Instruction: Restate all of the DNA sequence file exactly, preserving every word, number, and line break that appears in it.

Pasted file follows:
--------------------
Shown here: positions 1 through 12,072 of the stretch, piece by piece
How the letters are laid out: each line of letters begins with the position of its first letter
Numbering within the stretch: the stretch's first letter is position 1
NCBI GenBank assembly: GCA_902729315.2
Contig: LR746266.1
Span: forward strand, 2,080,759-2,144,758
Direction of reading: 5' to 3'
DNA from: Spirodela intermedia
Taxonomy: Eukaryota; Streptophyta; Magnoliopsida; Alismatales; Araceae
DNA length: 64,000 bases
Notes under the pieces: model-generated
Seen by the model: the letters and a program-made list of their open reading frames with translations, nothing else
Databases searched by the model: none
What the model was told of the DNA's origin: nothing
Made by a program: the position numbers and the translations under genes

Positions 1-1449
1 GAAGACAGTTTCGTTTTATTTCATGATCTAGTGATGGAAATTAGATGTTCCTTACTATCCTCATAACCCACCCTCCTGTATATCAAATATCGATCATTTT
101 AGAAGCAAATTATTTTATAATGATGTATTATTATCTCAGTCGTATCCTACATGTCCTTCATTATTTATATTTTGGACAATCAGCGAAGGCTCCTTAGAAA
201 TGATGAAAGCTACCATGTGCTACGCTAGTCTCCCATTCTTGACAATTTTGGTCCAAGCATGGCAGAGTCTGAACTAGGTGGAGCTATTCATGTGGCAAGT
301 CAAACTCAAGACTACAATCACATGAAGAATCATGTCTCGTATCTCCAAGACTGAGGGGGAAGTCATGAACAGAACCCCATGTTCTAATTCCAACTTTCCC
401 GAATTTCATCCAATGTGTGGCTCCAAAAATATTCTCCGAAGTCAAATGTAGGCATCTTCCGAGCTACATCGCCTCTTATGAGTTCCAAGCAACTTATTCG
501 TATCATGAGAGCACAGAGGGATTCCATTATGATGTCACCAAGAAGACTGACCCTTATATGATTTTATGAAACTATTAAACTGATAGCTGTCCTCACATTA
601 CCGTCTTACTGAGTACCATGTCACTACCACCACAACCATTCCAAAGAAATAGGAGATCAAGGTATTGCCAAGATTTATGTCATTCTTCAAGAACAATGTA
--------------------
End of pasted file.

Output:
Shown here: positions 1 through 12,072 of the stretch, piece by piece
How the letters are laid out: each line of letters begins with the position of its first letter
Numbering within the stretch: the stretch's first letter is position 1
NCBI GenBank assembly: GCA_902729315.2
Contig: LR746266.1
Span: forward strand, 2,080,759-2,144,758
Direction of reading: 5' to 3'
DNA from: Spirodela intermedia
Taxonomy: Eukaryota; Streptophyta; Magnoliopsida; Alismatales; Araceae
DNA length: 64,000 bases
Notes under the pieces: model-generated
Seen by the model: the letters and a program-made list of their open reading frames with translations, nothing else
Databases searched by the model: none
What the model was told of the DNA's origin: nothing
Made by a program: the position numbers and the translations under genes

Positions 1-1449
1 GAAGACAGTTTCGTTTTATTTCATGATCTAGTGATGGAAATTAGATGTTCCTTACTATCCTCATAACCCACCCTCCTGTATATCAAATATCGATCATTTT
101 AGAAGCAAATTATTTTATAATGATGTATTATTATCTCAGTCGTATCCTACATGTCCTTCATTATTTATATTTTGGACAATCAGCGAAGGCTCCTTAGAAA
201 TGATGAAAGCTACCATGTGCTACGCTAGTCTCCCATTCTTGACAATTTTGGTCCAAGCATGGCAGAGTCTGAACTAGGTGGAGCTATTCATGTGGCAAGT
301 CAAACTCAAGACTACAATCACATGAAGAATCATGTCTCGTATCTCCAAGACTGAGGGGGAAGTCATGAACAGAACCCCATGTTCTAATTCCAACTTTCCC
401 GAATTTCATCCAATGTGTGGCTCCAAAAATATTCTCCGAAGTCAAATGTAGGCATCTTCCGAGCTACATCGCCTCTTATGAGTTCCAAGCAACTTATTCG
501 TATCATGAGAGCACAGAGGGATTCCATTATGATGTCACCAAGAAGACTGACCCTTATATGATTTTATGAAACTATTAAACTGATAGCTGTCCTCACATTA
601 CCGTCTTACTGAGTACCATGTCACTACCACCACAACCATTCCAAAGAAATAGGAGATCAAGGTATTGCCAAGATTTATGTCATTCTTCAAGAACAATGTA